Ovarian cancer risk may be determined by future smear tests
Smear tests are usually used to detect abnormalities in cells that could develop into cervical cancer. Two new studies have indicated that one day they may be used to detect early stages of ovarian cancer and breast cancer.
Research suggests that DNA changes in a woman’s cervix can give warning signs of tumors elsewhere in the body.
Research led by Innsbruck University in Austria found they can also give clues about other cancers.
In the studies of more than 1,000 women, the tests were able to help spot cancers up to seven in 10 times in people aged 50 or younger and five in 10 of over-50s.
Ovarian cancer was particularly important among the researchers being that it is one of the biggest killers of all gynaecological tumors due to its late diagnosis. Most often in smear tests, abnormal test results means there have been cell changes caused by the human papilloma virus (HPV).
Treatment might be offered to remove the abnormal cells, such as laser therapy and cold coagulation, which burns the cells, or cryotherapy, which freezes them.
Cervical cancer can develop at any time so getting to know your body and what to look for is vital, researchers say.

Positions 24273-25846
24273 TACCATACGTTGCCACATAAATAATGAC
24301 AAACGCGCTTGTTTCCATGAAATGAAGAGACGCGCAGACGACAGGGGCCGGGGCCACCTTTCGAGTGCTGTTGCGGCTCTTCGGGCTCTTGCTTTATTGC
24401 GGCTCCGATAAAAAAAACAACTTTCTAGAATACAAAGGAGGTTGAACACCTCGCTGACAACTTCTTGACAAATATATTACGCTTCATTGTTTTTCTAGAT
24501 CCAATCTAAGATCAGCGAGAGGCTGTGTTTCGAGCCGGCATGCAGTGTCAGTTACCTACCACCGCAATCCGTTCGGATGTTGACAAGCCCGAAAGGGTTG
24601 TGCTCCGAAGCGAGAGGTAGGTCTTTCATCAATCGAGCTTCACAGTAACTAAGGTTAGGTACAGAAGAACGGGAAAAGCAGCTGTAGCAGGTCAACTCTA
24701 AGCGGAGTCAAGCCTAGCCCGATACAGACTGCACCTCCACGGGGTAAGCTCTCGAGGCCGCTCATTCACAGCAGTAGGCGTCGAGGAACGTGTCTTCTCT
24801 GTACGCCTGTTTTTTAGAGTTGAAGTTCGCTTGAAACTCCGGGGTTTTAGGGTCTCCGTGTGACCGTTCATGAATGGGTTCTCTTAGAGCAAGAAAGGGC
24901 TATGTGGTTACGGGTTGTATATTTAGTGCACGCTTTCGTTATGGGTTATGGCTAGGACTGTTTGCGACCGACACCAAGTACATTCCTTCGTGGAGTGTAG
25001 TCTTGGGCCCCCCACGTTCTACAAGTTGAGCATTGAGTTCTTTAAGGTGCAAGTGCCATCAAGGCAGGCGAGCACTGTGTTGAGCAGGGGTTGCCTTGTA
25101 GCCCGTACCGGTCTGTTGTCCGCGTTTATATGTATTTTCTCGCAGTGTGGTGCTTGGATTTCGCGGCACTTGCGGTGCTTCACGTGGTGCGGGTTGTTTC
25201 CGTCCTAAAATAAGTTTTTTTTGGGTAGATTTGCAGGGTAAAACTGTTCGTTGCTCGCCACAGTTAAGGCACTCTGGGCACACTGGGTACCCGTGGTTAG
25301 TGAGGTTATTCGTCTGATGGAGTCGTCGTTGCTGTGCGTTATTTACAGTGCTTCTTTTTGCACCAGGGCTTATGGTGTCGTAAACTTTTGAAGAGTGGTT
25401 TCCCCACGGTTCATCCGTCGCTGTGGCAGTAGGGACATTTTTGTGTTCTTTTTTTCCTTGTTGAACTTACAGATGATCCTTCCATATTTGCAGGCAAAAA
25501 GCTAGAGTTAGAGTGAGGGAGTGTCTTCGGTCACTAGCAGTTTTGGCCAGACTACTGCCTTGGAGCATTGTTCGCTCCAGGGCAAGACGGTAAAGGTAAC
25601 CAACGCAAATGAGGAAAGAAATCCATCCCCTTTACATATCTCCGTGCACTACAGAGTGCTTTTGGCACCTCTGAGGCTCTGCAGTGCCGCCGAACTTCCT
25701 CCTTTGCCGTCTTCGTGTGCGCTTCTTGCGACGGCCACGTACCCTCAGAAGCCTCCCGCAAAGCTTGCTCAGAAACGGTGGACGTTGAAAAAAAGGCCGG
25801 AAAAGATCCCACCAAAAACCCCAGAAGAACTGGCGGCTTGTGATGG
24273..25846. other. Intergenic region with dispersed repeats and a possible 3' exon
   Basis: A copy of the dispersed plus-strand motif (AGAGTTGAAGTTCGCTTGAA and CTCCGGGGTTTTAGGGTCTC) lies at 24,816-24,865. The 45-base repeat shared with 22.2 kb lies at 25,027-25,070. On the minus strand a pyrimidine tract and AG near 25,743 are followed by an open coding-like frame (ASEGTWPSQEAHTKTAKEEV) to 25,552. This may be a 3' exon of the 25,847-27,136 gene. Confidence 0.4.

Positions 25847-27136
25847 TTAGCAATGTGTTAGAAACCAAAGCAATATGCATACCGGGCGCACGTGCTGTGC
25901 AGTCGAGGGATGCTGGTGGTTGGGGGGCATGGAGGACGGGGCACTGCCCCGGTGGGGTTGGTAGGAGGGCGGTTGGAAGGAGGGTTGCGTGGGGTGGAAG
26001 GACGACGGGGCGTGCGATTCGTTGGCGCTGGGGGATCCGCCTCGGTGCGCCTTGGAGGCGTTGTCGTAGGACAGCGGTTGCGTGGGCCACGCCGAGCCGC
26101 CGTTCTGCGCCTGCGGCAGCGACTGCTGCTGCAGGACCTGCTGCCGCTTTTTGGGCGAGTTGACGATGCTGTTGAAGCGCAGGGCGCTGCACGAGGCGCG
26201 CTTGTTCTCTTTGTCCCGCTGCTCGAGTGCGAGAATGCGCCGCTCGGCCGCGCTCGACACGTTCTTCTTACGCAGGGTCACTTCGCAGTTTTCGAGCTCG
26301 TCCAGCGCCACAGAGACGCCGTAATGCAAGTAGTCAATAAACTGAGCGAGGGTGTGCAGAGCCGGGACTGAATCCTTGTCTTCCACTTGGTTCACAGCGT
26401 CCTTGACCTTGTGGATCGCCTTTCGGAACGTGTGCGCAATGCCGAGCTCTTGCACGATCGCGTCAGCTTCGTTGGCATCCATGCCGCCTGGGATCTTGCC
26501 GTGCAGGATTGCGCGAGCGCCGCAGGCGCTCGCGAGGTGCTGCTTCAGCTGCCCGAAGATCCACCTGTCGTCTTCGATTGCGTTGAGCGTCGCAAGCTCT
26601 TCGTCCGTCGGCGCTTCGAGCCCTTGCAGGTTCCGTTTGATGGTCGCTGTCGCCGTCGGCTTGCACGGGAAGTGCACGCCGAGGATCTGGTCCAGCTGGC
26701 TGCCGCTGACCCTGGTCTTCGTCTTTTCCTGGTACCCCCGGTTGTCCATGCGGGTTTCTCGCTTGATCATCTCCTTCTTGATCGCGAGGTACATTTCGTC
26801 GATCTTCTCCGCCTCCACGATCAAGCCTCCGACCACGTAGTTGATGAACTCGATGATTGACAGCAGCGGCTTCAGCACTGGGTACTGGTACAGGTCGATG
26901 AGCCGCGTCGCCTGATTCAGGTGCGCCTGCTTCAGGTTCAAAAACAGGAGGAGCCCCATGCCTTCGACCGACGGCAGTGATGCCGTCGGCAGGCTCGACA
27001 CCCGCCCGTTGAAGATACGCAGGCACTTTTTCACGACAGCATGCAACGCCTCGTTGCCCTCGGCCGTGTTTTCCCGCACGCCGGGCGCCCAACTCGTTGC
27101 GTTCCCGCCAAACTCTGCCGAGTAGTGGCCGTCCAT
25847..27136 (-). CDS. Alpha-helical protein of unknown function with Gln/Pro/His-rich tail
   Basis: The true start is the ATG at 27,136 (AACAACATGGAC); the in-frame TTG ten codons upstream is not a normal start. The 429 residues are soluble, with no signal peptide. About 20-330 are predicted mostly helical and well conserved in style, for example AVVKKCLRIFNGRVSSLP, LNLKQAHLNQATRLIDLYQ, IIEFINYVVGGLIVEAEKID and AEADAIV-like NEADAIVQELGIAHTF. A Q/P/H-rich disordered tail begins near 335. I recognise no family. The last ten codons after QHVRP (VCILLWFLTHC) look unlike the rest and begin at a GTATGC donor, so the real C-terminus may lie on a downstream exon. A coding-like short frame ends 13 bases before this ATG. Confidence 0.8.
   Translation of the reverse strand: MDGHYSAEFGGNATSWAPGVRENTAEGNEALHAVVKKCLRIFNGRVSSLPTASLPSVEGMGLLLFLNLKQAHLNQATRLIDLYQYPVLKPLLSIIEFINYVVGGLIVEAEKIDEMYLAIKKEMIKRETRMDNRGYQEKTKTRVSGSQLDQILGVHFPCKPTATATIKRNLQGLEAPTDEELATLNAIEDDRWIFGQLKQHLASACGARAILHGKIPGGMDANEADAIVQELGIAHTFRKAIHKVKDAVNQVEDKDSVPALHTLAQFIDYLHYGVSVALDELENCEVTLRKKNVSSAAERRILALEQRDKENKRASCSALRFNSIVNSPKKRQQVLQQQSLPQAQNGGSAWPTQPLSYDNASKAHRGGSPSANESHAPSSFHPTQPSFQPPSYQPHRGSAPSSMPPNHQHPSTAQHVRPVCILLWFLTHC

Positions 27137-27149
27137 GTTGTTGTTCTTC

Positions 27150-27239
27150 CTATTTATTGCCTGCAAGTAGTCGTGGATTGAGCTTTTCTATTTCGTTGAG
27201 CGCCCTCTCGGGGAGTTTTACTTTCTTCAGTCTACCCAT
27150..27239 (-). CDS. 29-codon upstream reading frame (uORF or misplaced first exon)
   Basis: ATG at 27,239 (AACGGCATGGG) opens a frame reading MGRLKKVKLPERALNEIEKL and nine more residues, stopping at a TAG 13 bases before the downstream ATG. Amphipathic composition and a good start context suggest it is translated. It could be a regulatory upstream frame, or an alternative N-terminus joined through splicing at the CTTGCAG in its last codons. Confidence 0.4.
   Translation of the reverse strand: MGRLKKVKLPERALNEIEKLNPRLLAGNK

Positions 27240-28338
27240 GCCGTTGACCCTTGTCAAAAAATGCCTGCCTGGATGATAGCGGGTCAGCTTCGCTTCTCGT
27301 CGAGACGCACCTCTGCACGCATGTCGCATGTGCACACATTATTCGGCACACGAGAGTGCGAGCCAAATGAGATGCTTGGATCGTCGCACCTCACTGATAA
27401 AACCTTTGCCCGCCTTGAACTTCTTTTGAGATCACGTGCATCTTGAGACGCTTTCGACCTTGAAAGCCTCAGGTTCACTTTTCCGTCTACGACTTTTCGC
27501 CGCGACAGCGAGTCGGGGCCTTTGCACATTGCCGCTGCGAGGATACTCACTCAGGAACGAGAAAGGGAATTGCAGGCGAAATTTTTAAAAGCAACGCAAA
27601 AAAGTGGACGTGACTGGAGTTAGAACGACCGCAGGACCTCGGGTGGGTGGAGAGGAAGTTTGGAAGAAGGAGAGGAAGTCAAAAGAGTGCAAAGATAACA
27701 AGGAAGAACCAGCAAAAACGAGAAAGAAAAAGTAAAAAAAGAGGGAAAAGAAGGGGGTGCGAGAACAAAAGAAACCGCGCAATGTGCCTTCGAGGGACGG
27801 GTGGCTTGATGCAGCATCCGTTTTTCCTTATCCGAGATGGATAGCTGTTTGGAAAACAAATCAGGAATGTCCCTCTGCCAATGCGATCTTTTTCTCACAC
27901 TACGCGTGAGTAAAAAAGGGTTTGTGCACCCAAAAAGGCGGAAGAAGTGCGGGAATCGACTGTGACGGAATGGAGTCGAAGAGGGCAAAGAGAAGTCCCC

Experts hope further trials can show smear tests can be used to detect ovarian and breast cancers as well, which could lead to them being used more regularly in the future.
In the study, published in Nature Communications, the use of smear tests in detecting ovarian cancer was analysed.
Cervical cell samples were collected from 242 women with ovarian cancer and 869 without which was led by researchers led by Doctor Martin Widschwendter.
They measured 14,000 specific epigenetic changes — which switch genes on and off — in the cells, which were collected using a smear test, to establish whether there was a pattern in those with ovarian cancer.
After establishing a pattern, they found the samples could be used to correctly identify ovarian cancer in 54% of women aged over 50 and 71% of those under 50.
Overall, the tests had a specificity of 75%.
Original content from Express UK Online. Note: Content has been edited for style and length.